AUGUSTA, Maine — The three major candidates for governor spent Tuesday with members of Maine’s agricultural community, discussing their visions for farming and how it could be part of the answer to future economic prosperity.

It’s well-known that Maine’s agricultural past dwarfs the agricultural present. There is far less farmland and far fewer farmers than Maine claimed a century ago, due in part to the development of large agribusinesses elsewhere and transportation infrastructure that knocks Maine off national and even regional supply-to-market routes. However, recent data have shown that more young farmers are moving to Maine as part of the local foods movement.

Republican Gov. Paul LePage, Democrat Mike Michaud and independent Eliot Cutler all told the Agriculture Council of Maine on Tuesday that the trend is promising but that far more work is needed if agriculture in Maine is to be truly revived.

LePage, who backed out of an afternoon forum with the Agriculture Council of Maine — saying he had state business to conduct in the afternoon, according to his spokeswoman — spoke earlier in the day at the council’s monthly board meeting. LePage used the opportunity to advance his thoughts on the issue he argues is the central roadblock to economic development in Maine: the state’s high energy prices.

“If people in the Legislature would listen to and address the issue of the high cost of energy in Maine, we’d have more food processors,” said LePage. “I’ve spoken to a lot of people who just don’t want to come to Maine because of the high cost of energy. … Every single decision that comes out of the Legislature has been directed toward renewable energy. I’ll buy all the renewable energy I can find at 5 cents [per kilowatt-hour]. When you’re paying 21 cents up to 31 cents, it hurts our farms and the rest of our natural resources industries.”

LePage’s energy agenda hinges on bringing more natural gas to Maine either via pipeline from shale fields in Pennsylvania or a shoreline liquefied natural gas facility where tankers could deliver large volumes of natural gas. LePage is also a proponent of buying dam-generated hydropower from Canada.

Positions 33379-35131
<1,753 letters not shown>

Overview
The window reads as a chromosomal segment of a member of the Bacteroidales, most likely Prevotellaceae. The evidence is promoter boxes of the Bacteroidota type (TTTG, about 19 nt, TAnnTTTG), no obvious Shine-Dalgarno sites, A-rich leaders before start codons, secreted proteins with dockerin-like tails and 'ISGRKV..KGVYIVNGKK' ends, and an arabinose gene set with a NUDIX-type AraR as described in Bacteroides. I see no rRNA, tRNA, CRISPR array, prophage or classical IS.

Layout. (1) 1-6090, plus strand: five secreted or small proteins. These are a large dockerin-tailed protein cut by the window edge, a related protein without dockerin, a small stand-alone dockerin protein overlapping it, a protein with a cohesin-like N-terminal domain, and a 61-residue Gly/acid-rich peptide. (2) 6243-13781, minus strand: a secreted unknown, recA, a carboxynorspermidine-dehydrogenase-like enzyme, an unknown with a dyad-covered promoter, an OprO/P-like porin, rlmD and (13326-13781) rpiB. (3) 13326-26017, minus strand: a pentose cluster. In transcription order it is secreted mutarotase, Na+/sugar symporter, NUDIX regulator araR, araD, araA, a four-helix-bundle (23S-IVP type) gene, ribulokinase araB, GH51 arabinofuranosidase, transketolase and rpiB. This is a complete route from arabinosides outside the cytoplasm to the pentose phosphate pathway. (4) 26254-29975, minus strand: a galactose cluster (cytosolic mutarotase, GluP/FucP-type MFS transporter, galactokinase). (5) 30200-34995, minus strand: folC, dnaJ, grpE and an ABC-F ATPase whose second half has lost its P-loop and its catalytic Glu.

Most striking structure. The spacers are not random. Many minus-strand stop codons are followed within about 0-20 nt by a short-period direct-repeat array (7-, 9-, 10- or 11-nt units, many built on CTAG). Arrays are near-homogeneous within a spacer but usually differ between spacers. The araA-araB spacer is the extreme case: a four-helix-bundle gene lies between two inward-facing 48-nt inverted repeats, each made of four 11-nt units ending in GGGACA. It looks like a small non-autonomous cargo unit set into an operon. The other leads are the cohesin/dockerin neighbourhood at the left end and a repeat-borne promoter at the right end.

Michaud, who addressed the council later in the day, unveiled an 11-point plan that emphasizes bringing together the foremost agriculture experts to review state farming and fishing regulations, making available more funding for low-interest business infrastructure investments, developing new ways for public schools and other institutions to purchase Maine food products and bolstering technical assistance programs for farmers. He also said he would prod state government to support programs such as Land for Maine’s Future to protect farmland, and find ways to expand training opportunities for farmers and fishermen, and improve marketing of Maine products.

But the biggest difference in a Michaud administration, he said, would be his willingness to work with anyone who had good ideas.

“Maine is perfectly situated to become the food basket for New England. We have the youngest farmers in the country per capita and a national reputation for quality food production here in Maine,” said Michaud. “My plan is a creative plan and a plan that actually builds on what we already have here in the state of Maine, but I will need each and every one of you to help improve upon it. I realize I don’t have all the answers.”

Cutler, among other things, emphasized training more young farmers and his Maine “branding” plan, which he has been touting for months. A stronger Maine brand could lead to more opportunities for Maine farmers in what is an increasingly global food market, he said.

“We have to have a strategy and a plan and we haven’t had one in the state of Maine in for so long I can’t remember,” said Cutler, who asked the 50 or so Mainers in the room if anyone knew Maine’s tourism slogan, which is “It’s the Maine Thing.” No one in the room could recite that slogan.

“If we don’t know what our slogan is here in this room, let me tell you, nobody in the world knows what it is,” said Cutler. “Building a brand, and I’ve done it, requires years and years of consistent investment in a consistent brand and we’ve not done that.”

The Agricultural Council of Maine is composed of 33 agricultural associations, commodity groups and businesses, which together represent about 10,000 people. Members of the council said the group is not planning an endorsement in the governor’s race.

Christopher Cousins

Christopher Cousins has worked as a journalist in Maine for more than 15 years and covered state government for numerous media organizations before joining the Bangor Daily News in 2009.